In this webinar, hosted by EcoOnline, Michael O’Connor (Mercury Engineering and 'Making Safety Personal' co-founder), Dan Hobbs (Protex AI), and Darragh Geoghegan (EcoOnline) discuss whether technology aids or hinders the achievement of a "personal touch" when it comes to safety in the workplace. Key takeaways are highlighted below.
In an insightful presentation given by Michael O’Connor, co-founder of MSP (Making Safety Personal framework), we learn about the MSP journey. With the implementation of this framework organisations receive ample feedback from employees on how the company can do better.
The 'pause’ program is something that a prominent construction company across Europe has introduced and has been wildly adapted in the last 8 years. It's purpose is to empower employees to feel comfortable to stop/pause their job if they feel at risk of injury/damaging services. The ‘pause’ program allows for all employees from apprentices to managers to call for a ‘pause’ rather than to call for an overall ‘stop’ which can be a decision many employees don’t feel obliged to make.
The philosophy driven from the framework is that ‘We work to live, not live to work’. The holistic approach teaches employees that they have a purpose inside and outside of the workplace and that any risk of injury is not worth taking.
Any safety message can be driven home by one conversation a day. The power of engagement drives a huge momentum in creating a safety culture. Consistency is key in this approach.
From a EHS perspective, how would you try get more of a buy-in of safety within a company who may not be as committed to safety culture?
Michael: ‘For any cynics out there, companies who don’t prioritize safety are not performing to their full potential. A company who is not fully committed to safety are not as productive as they could be’.
Darragh: ‘Working for a company who cares about the health and safety of their staff and guaranteeing they go home safe gives a sense of passion and purpose for staff. It makes the work experience far more pleasing. One of the most effective ways to practice prevention of incidents is to ask 'what? why? and where?' and technology can really help us with this goal.'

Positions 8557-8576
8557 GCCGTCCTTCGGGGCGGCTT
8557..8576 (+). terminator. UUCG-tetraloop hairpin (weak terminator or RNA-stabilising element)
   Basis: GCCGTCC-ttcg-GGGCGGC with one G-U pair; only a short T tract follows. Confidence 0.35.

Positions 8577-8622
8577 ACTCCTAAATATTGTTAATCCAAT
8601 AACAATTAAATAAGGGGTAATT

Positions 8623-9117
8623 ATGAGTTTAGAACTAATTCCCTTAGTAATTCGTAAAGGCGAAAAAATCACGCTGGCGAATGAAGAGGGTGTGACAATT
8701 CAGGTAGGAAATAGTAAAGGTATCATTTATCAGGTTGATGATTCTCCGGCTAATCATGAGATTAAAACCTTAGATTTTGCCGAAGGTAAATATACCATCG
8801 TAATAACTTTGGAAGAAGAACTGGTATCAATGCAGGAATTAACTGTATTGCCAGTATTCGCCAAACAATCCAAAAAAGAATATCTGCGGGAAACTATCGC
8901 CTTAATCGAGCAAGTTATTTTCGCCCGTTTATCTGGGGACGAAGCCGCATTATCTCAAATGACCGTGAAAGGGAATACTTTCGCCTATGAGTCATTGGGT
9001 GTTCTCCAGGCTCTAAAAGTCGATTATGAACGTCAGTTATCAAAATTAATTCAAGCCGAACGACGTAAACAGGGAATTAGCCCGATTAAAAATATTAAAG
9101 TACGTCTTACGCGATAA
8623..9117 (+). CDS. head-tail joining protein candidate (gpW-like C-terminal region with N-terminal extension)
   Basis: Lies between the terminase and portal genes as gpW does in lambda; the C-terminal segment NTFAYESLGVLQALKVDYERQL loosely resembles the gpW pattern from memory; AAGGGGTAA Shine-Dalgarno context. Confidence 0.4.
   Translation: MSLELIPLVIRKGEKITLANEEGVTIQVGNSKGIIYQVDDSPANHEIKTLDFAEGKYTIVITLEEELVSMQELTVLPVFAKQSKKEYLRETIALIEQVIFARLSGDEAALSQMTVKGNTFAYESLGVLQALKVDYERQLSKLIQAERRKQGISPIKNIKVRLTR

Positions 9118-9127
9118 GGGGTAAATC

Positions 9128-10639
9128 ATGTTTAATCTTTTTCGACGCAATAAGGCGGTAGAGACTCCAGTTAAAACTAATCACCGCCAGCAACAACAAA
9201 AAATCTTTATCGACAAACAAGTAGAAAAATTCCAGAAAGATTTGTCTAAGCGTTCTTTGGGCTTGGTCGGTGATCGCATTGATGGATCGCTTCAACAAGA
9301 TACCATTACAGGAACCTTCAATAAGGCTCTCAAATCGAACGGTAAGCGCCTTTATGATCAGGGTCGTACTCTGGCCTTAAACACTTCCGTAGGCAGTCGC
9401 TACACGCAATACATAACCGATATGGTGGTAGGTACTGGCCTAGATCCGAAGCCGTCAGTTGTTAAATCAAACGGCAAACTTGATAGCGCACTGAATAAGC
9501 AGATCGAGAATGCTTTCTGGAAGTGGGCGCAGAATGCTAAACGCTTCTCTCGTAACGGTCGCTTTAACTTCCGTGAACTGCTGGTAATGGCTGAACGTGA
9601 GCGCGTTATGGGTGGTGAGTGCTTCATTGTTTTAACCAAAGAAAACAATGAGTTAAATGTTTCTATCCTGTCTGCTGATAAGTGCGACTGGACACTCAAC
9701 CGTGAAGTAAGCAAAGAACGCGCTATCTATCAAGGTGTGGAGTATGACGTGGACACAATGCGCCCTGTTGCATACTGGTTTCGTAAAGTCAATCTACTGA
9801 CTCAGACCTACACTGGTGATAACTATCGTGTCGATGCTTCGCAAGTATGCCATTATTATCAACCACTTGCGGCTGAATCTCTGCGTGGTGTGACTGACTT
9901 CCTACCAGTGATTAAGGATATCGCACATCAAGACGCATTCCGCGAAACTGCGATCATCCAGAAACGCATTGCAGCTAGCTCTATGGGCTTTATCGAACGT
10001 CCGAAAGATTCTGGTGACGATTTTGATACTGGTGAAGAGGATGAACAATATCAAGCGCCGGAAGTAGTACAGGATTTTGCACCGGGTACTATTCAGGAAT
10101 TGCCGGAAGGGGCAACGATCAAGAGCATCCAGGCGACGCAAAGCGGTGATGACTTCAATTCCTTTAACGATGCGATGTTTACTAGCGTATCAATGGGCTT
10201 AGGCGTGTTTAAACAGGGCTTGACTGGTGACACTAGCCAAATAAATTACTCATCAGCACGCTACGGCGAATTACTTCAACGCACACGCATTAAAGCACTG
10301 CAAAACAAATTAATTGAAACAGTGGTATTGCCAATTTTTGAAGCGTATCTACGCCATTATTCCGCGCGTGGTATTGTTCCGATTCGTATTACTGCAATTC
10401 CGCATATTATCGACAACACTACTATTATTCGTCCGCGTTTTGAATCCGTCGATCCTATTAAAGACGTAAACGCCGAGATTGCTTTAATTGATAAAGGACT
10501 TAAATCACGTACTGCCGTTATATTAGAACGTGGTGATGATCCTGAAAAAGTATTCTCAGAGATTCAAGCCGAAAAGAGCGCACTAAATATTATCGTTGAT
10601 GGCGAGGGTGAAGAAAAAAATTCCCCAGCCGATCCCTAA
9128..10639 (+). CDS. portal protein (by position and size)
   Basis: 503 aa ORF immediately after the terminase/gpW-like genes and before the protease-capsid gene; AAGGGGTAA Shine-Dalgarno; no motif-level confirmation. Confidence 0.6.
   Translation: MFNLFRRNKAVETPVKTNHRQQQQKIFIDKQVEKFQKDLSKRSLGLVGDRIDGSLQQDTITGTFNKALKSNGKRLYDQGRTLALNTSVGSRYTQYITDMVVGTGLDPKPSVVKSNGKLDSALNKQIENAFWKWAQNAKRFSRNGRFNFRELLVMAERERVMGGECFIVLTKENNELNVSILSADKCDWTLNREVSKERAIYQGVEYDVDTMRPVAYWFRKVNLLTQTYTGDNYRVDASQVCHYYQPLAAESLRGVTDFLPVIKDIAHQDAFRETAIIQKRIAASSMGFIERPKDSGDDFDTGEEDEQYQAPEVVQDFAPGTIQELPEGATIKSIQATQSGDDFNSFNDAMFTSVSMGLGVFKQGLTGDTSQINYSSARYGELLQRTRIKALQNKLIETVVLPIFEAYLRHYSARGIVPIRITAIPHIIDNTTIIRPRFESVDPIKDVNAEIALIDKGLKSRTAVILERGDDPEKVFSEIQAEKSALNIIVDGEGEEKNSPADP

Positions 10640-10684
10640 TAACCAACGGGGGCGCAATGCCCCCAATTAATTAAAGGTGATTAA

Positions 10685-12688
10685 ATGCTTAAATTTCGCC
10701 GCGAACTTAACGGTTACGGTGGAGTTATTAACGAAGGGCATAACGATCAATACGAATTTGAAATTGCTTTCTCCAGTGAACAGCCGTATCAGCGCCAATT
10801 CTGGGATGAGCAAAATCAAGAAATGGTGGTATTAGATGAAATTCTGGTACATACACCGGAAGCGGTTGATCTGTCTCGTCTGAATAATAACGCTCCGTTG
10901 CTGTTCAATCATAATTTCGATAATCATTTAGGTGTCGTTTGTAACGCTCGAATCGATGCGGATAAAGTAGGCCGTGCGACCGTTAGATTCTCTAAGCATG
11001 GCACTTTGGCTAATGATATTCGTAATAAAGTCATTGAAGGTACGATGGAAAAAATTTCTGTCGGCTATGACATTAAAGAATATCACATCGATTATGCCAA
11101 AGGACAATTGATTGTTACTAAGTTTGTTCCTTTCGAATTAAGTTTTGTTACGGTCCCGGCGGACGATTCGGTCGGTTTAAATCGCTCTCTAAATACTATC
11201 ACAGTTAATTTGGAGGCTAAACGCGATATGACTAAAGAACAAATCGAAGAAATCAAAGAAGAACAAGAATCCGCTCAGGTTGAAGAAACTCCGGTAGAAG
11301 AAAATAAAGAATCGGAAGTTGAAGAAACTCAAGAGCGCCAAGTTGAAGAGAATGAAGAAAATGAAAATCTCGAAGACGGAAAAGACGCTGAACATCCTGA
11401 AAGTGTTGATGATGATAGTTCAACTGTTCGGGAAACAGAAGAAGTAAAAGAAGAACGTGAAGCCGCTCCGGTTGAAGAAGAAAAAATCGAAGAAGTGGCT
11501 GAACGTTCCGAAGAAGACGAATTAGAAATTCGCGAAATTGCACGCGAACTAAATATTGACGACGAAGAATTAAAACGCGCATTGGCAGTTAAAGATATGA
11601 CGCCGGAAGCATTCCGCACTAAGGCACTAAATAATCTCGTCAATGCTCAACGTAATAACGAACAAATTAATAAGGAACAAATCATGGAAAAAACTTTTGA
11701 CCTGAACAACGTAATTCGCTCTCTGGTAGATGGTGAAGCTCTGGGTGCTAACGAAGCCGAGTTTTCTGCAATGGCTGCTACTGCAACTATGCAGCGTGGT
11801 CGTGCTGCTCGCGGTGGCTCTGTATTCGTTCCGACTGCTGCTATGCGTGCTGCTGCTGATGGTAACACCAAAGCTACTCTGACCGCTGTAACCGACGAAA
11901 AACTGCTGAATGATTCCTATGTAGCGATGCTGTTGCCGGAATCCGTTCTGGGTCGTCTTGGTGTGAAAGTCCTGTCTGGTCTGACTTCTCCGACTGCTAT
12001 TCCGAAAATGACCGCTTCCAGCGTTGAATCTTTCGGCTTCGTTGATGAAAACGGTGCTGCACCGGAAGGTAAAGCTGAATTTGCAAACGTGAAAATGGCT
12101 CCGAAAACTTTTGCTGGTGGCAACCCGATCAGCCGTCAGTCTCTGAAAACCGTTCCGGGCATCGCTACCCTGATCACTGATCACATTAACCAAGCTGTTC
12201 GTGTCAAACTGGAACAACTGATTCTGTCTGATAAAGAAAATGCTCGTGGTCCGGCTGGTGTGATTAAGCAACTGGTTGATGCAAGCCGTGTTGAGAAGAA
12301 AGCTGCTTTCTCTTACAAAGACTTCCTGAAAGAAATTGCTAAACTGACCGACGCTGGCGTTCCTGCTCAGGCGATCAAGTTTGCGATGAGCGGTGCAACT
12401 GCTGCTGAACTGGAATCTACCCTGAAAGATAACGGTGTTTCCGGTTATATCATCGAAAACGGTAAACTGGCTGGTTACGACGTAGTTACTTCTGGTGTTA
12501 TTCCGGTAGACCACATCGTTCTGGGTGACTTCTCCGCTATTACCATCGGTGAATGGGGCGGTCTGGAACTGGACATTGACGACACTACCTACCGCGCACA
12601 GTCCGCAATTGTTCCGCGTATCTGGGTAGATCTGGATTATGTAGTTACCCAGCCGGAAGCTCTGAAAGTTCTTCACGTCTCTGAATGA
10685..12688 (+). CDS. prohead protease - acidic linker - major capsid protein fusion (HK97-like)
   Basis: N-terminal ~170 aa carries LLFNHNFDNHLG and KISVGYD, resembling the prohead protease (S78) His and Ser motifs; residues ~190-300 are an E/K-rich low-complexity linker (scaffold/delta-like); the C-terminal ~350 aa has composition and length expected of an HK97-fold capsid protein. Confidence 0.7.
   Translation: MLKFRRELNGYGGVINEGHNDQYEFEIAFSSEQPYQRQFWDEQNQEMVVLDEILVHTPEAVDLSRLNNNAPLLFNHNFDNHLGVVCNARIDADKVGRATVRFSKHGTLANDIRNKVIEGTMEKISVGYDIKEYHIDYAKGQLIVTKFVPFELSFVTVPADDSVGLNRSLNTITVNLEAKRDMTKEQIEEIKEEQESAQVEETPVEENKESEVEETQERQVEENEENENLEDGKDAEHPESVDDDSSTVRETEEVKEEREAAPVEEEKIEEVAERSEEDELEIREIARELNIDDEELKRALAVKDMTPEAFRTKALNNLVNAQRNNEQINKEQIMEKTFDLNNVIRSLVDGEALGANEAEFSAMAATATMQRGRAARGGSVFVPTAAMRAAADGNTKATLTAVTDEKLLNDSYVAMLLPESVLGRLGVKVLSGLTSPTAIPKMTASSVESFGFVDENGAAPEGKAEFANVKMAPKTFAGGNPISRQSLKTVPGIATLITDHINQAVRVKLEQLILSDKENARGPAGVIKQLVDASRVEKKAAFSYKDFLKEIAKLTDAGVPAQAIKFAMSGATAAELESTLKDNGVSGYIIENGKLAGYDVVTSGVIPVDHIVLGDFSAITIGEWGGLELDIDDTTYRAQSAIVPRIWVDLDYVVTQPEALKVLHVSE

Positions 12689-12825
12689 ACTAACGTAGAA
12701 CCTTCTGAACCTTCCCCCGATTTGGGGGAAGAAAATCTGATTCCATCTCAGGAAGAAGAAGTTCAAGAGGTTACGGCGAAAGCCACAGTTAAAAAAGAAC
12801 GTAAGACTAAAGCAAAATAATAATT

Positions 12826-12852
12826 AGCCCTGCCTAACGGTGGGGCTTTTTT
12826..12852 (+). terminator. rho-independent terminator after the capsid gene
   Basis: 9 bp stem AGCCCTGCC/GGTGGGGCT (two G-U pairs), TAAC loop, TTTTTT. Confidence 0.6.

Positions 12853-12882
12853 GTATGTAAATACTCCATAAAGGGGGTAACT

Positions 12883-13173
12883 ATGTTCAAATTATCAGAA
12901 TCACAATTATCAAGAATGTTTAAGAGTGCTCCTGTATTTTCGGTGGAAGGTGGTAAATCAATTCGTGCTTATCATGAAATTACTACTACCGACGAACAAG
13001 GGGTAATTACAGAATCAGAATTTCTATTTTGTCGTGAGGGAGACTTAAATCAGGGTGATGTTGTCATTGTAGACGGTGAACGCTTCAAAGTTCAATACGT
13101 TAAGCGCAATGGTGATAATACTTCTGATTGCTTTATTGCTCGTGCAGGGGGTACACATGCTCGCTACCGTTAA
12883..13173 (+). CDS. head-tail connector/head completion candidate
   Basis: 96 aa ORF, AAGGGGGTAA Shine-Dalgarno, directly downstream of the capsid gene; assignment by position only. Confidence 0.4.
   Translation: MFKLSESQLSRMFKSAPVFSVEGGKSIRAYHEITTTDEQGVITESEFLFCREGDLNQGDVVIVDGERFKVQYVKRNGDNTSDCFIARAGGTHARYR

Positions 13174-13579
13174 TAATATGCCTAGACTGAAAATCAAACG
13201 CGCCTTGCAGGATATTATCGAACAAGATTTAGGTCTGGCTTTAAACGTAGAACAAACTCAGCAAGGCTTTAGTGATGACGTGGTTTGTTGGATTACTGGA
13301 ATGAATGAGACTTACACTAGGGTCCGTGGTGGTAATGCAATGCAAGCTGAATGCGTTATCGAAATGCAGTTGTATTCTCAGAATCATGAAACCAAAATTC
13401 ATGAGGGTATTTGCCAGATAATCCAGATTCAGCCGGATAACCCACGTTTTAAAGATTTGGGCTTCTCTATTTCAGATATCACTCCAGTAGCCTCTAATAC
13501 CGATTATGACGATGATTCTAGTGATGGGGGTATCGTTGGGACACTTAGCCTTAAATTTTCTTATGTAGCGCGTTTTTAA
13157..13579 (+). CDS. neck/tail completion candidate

Where does technology come into this?
Giving sporadic mounds of information can be overwhelming to an employee, for example if you give a report to an employee the information may not be digested fully. Rather drip feed bite-size chunks of knowledge so it's easier to take in.
As an example, by using Protex AI's camera software, Marks & Spencer's were able to gather large amounts of data within the workplace to identify where any risks were. By presenting this data back to employees M&S were able to retrain and adopt a better buy in from a safety point of view. The result of this led to a 43% increase in compliance.
It’s important to note that the data is not making decisions for you but rather that you are making data informed decisions.
From psychological perspective, employees will often practice safety procedures in the presence of a manager however the goal is for staff to always practice safety procedures. Michael suggested that using psychological tools such as particular thoughts/triggers to reconnect an employee’s focus into their health and safety training can be an effective approach going forward.
Michael talked about one courageous construction worker who openly spoke about his battle with mental health during a workshop in front of his colleagues. The result of this was that the group became closer and as whole they thought differently of themselves. It was a significant moment for the group but also in journey for MSP.
What data is most important to track in terms of health and safety?
The answer to this question depends on the size, maturity of business and how far a long they are into a health and safety culture. To begin with, engagement in safety is highlighted as important angle to look at, for example the level of reporting/observations.
The fundamental goal to achieve a complete buy-in from employees into incident reporting will always remain. Technology can help us achieve this goal by giving people the ability to report in the right place at the right time using mobile devices and geo-location. The immediate data allows for businesses to make improvements using these types of data.
To summarize, to achieve buy-in from workers, it is important everyone has a complete understanding of safety in the workplace. How do we do this? By presenting a holistic view to safety at work. Firstly, to make safety personal for an employee they should be given a sense of purpose inside and outside their place of work. Secondly, rather than telling an employee what to do or not to do, with the use of technology, simply showing employees accurate data has more positive effect. The act of showing and not telling creates a better culture and attitude towards safety.